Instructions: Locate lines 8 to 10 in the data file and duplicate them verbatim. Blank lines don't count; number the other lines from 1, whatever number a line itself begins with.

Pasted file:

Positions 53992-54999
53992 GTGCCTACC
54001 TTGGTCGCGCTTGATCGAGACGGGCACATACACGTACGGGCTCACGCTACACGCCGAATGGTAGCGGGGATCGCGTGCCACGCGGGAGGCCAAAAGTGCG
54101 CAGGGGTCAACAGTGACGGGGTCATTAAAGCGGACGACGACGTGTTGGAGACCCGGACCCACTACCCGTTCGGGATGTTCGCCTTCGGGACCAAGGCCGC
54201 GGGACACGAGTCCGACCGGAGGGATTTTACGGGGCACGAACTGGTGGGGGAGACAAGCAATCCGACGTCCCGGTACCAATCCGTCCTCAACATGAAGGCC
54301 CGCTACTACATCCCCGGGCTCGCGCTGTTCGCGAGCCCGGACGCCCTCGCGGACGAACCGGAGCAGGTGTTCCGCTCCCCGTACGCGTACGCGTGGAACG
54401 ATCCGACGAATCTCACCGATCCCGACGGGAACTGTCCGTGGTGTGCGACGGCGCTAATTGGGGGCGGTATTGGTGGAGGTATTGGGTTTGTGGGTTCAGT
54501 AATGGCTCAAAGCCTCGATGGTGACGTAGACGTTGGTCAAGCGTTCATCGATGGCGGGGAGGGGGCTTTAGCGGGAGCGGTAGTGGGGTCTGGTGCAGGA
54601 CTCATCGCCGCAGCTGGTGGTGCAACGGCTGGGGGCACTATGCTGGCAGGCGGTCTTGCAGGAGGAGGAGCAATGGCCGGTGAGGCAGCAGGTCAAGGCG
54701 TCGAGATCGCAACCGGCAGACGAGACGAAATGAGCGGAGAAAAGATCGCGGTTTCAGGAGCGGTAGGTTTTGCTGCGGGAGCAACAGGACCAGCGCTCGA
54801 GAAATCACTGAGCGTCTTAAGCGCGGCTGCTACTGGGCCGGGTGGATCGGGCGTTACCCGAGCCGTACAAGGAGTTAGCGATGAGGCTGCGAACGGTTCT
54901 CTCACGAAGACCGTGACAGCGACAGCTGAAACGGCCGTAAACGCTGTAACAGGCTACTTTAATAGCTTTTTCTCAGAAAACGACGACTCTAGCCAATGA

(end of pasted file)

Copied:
54501 AATGGCTCAAAGCCTCGATGGTGACGTAGACGTTGGTCAAGCGTTCATCGATGGCGGGGAGGGGGCTTTAGCGGGAGCGGTAGTGGGGTCTGGTGCAGGA
54601 CTCATCGCCGCAGCTGGTGGTGCAACGGCTGGGGGCACTATGCTGGCAGGCGGTCTTGCAGGAGGAGGAGCAATGGCCGGTGAGGCAGCAGGTCAAGGCG
54701 TCGAGATCGCAACCGGCAGACGAGACGAAATGAGCGGAGAAAAGATCGCGGTTTCAGGAGCGGTAGGTTTTGCTGCGGGAGCAACAGGACCAGCGCTCGA